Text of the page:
Eric thinks it’s all part of the same challenge, which is how do I manage the solution over time? And he has identified the correct pivot points: large disruptions in technology that made things possible now that weren’t possible before, slow erosion which is I’m going to actually make tactical decisions that might not be the best right now, but I promise to double back and fix those later. Lastly, there’s the architecture itself, which is what we originally started out with, but this thing’s alive. The architecture on day one won’t be the same on day 60 or day 90, it’s got to change over time with all those first two events. So, the question then becomes now we also have situations in which we’ve got CI/CD pipelines and GitOps increasing the velocity of changes and the speed with changes can manifest in an architecture. Then the concern is that if we’ve got super highway of changes being introduced into solutions, could that actually be a source of erosion? The thing that architects need to consider here is just to be aware of these things. Number one, your architecture should be alive. It’s not like you paint the picture and hang it on the wall and say, “alright, what’s the next one?” You definitely do have to check back in with your architecture to determine how tactical decisions, technical debt and disruptions can and should change & erode the architecture. Then how do you need to change the architecture to match where things need to be in the future and then also if there is technical debt, we need to make sure that architects shine daylight on that. Make sure that you understand that the choices you made are completely in line with business objectives. We know we had to do the wrong thing for the right reason. Now we have to spend some sprints going back and fixing that and making sure the solution actually aligns with your architecture.
The business model takes longer to change than your technical model.
There is one important factor to consider, which is, what’s the business model and business perspective you’re basing your thinking on? That’s important because ultimately the business model takes longer to change. While in the US steel example it did happen, it did however take over 5-6 years for it happen. These things don’t happen overnight. So, if you have a business perspective and a business architecture approach, your technical model most likely will be more survivable than if you just look at pure tech. Technology changes faster than business models change.
This leads to the question is there anything you do to protect against architectural erosion and technical debt from happening? What else can you do to make sure that you’re not suddenly impacted?
How to prevent architectural erosion.
The best way to manage the future is to invent it. If you’re looking at the sea, changes can happen. First, one of the things that Microsoft is doing, Google is doing, and IBM has done for a long time is actually having a research organization. The reason why we have research organizations is to get these very early signals that are not yet clear. But you see what’s going on because the academia communities often, not always, but often the people that are signaling and heralding this change they can see what’s going on. So, if you have your own research organization or you are plugged into research working with academia, you often get signals that you don’t get if you just don’t pay attention. So, pay attention, go out there, listen, see what’s happening and then draw your own conclusions with respect to what does this mean for me? Do I want to take advantage of this? When do I want to take advantage of it? Can I take advantage of it? Those kinds of questions I think are important for both the business side of the house as well as the technical architecture side of the house. Do pay attention whether you have a research organization formally or read trade articles and articles on the Internet.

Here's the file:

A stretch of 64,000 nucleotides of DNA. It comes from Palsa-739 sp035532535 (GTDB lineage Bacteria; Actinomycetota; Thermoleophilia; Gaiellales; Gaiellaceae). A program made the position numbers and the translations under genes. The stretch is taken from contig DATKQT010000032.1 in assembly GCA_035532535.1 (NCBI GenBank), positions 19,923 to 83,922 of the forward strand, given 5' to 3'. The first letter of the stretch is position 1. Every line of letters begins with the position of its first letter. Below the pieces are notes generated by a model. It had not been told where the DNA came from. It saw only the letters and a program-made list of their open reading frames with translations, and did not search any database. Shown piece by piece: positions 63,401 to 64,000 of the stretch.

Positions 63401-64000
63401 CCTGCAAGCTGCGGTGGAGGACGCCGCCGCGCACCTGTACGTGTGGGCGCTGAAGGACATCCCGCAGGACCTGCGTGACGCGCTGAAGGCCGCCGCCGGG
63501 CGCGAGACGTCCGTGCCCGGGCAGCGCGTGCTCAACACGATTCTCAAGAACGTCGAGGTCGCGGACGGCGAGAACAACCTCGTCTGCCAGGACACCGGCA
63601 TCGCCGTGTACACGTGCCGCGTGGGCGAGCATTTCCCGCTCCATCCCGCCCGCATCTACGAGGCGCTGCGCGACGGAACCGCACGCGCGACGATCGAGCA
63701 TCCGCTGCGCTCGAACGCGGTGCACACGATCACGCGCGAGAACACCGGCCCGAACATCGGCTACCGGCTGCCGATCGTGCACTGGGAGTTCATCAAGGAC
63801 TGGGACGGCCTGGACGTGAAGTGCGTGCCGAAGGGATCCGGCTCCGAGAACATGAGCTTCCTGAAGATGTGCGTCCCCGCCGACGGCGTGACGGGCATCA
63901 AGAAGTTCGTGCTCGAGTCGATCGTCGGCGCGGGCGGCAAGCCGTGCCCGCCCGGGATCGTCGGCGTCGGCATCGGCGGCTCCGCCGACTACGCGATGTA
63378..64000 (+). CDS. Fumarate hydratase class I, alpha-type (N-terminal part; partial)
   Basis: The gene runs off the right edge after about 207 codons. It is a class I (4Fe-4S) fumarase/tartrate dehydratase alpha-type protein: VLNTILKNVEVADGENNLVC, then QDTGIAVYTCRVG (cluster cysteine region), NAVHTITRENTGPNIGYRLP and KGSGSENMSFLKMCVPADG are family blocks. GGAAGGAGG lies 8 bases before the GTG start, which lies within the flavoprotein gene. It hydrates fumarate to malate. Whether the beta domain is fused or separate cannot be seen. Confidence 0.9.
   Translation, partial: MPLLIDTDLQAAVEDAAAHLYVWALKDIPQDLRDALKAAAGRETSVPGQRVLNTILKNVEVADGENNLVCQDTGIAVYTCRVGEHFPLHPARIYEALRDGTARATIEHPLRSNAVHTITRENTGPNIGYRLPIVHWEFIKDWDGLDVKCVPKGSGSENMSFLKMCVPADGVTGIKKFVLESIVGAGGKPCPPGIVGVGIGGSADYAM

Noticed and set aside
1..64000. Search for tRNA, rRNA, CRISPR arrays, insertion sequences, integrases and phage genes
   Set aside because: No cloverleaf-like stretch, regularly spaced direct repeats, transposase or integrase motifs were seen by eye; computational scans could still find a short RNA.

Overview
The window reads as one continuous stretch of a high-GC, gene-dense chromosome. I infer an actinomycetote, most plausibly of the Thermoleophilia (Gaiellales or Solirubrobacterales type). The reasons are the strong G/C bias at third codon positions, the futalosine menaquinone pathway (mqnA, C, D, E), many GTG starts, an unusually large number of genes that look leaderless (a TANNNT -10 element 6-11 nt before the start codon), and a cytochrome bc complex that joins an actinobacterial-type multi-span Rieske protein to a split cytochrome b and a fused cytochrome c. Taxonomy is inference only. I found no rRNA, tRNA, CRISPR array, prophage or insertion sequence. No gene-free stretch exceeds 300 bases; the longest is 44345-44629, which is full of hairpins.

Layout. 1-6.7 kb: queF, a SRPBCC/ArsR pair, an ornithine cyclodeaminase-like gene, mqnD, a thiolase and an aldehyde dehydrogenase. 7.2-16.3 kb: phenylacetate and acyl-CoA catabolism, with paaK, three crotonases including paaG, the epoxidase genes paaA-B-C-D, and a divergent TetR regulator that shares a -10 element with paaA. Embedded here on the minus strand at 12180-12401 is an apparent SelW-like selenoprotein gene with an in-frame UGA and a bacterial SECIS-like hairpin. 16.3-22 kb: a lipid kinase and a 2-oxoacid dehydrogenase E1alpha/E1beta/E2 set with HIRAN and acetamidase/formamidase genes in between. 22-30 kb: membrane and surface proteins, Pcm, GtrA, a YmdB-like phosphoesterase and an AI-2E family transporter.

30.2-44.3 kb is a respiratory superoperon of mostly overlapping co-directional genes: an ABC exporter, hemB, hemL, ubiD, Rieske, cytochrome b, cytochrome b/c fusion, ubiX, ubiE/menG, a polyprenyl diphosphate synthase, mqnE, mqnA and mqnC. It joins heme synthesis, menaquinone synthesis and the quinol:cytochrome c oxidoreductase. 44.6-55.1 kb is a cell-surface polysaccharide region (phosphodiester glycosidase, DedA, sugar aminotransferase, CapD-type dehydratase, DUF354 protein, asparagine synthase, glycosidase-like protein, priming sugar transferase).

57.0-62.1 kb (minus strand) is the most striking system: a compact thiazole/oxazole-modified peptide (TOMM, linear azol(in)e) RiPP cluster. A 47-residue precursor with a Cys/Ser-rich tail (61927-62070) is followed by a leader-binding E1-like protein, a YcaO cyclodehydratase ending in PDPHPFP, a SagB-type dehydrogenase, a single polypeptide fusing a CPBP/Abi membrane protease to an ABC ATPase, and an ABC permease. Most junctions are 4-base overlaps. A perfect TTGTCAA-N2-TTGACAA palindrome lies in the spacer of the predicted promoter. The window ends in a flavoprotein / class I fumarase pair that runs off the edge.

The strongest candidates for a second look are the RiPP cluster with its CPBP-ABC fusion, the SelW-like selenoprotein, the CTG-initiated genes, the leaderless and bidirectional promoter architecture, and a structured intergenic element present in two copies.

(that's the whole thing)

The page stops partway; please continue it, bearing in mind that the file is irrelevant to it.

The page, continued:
If you are seeing architecture erosion, here’s how you know that you’re in this situation and here’s what you do to get out of it. The way you know you’re in it is if you look at this entirely tangled ball of yarn string and rubber bands and you’re like “we got to start from scratch.” That’s how you know that you have lost control and you have rampant erosion in which this is a platform that I can no longer save. We have to start over; we’ll service this existing platform and keep it on dial tone and then we’ll just build a brand-new platform.
The challenge is for those architects that have been around a while, you see multiple cycles like this where the platform just gets too big and have to burn it down and create another one. To break out of that, you must be aware of this architectural erosion and all the three dimensions we’ve talked about in this session so far. We as software people, we tend to feel like if nobody’s mad at us, then things are probably going OK. This is like a slow poison pill that you have to pay attention to. The only way to pay attention to it is through rigor. Architectural reviews, calibration sessions, meeting with your engineering counterparts and correlating that back to the business architecture. To make sure that things are not going out of ship, out of phase, both from a technical debt perspective and what the solution is actually there to do at the end of the day.
To hear the whole conversation, you can watch the video below.